Eleven years ago, I Accidentally started a second career. Few people know how important it was to me–after all, it was only temporary. Even I’m surprised at my fondness for it, given how difficult my life was then. But that’s the funny part about hard times: What you remember later are the things that kept you afloat.
I’d just finished graduate school, assuming I’d return to the magazine-editing career I’d put on hold. Unfortunately, the economy had its own plans. No one was hiring.
I was knee-deep in student loans, I was borrowing rent money from my brother, my résumés filled the recyclers at every magazine in town, and I had writer’s block. I was so depressed that I watched Thirtysomething to cheer up.
Thank goodness for bookstores, the last refuge of the overeducated down-and-out. One day I saw a help-wanted sign at Chuck & Dave’s, a bookstore in Takoma Park. I’d always fantasized about working in a bookstore. I could live my dream for a few months until an editorial job came along.
I stayed two and a half years.
At 28, when friends were well into lucrative careers, I was making $5 an hour. But I spent my days around books and people who loved them.
Customers came in looking as though they were straining to identify a face in a crowd. “I’m trying to find a book . . .” they’d start. “It’s got an orange cover. It’s about some tragedy–a shipwreck or a train accident? Maybe an epidemic.”
It usually turned out to be a purple book about a malpractice suit or a beige one about a family reunion–“That’s what I meant!”–but when I found it, I felt like a matchmaker at a wedding.
I loved unpacking shipments. There was nothing like a book before anyone else had touched it: the jacket’s waxy finish, the knuckle crack of the spine, the surprise of a new title by a favorite author, a brilliant opening line by an unknown.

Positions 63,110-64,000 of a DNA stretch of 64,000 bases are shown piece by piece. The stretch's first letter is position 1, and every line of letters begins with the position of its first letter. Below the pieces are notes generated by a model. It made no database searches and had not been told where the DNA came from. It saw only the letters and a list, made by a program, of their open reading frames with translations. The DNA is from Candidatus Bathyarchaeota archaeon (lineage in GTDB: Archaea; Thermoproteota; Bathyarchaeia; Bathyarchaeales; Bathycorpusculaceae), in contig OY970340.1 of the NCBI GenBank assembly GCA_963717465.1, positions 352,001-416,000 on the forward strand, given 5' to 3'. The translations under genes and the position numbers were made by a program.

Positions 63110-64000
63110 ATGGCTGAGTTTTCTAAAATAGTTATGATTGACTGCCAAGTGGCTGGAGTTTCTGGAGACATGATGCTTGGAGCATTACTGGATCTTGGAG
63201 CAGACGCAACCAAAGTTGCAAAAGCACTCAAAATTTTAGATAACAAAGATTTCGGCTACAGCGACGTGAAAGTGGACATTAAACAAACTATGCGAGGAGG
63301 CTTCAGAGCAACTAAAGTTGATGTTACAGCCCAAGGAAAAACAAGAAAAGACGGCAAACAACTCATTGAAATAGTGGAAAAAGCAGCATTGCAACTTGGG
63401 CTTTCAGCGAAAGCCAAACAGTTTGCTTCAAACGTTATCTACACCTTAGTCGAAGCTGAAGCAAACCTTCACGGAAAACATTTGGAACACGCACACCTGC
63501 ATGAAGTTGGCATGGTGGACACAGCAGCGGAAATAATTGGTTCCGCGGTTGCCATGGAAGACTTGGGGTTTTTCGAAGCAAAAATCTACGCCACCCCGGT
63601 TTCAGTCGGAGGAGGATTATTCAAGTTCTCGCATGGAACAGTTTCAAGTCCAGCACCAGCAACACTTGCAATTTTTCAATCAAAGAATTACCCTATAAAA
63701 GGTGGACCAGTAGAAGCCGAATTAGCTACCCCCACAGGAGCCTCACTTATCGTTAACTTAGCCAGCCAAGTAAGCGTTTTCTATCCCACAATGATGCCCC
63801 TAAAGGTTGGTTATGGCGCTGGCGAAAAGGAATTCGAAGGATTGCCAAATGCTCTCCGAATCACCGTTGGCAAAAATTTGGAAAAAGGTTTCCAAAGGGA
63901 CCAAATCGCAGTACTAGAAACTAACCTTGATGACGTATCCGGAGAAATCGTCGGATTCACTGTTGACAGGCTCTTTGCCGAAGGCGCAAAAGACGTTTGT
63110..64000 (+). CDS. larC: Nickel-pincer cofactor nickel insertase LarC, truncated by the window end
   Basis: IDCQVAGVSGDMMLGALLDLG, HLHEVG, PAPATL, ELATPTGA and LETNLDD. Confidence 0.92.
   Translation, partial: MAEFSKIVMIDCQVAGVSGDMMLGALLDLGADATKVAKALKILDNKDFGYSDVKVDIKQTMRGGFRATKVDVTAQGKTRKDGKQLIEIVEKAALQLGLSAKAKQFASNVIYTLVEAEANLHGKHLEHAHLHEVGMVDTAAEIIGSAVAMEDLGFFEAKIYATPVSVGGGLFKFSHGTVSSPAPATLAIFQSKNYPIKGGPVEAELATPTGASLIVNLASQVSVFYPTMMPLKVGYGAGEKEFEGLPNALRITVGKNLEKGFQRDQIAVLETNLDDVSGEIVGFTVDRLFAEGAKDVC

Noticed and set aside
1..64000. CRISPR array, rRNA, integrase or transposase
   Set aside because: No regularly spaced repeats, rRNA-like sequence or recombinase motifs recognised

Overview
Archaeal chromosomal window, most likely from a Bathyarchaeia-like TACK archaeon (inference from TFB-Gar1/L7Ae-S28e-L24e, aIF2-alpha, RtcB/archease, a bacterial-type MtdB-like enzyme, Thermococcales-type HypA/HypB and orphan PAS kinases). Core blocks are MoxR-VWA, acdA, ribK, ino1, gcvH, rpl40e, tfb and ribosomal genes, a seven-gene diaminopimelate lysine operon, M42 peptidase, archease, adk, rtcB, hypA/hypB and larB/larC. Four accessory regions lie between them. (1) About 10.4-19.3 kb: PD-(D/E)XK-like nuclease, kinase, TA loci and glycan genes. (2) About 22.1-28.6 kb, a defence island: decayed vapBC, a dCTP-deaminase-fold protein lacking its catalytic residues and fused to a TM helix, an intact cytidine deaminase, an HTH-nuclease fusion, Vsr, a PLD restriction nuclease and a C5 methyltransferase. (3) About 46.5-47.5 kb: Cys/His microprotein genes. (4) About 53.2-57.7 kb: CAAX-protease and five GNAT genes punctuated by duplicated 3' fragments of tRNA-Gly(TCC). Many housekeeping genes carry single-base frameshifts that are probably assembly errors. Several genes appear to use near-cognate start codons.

My job was status-free, but it had some power: selecting books to display among the new arrivals or putting up my staff suggestions. Jamaica Kincaid’s blistering book-length essay A Small Place, Dennis McFarland’s sad and loving novel The Music Room, Bill Bryson’s hilarious travelogue Neither Here Nor There–I wanted others to experience what it was like to lose myself in them.
I enjoyed mornings when I opened the store–vacuuming the floor, setting up the register, greeting the pizzeria manager next door. And shutting down–waving goodbye to the last customer leaving with a birthday card for a party that night or a book she’d been waiting for all week. I felt like a small-town merchant from another time and place. Only this was a small town; I was a merchant. It was real life.
I became so attached to my new identity that when I was offered a higher-paying but short-term job that would have left me unemployed after six weeks, I stuck with the bookstore. I could barely pay my bills and got pitying looks from successful friends, but I felt oddly secure. And I was smiling again.
I left when I got a job processing special orders at a Borders store. I worked there for another year and was thinking about abandoning journalism when a magazine position opened up and I was hired.
Today when I tell some colleagues I worked as a bookstore clerk as late as my thirties, they change the subject, as if I must be embarrassed: my skid off the career track. What they don’t know is that I’m proud of my days putting books into people’s hands. It’s a noble profession, and like a good book, it lingers.
This article appears in the December 2000 issue of The Washingtonian.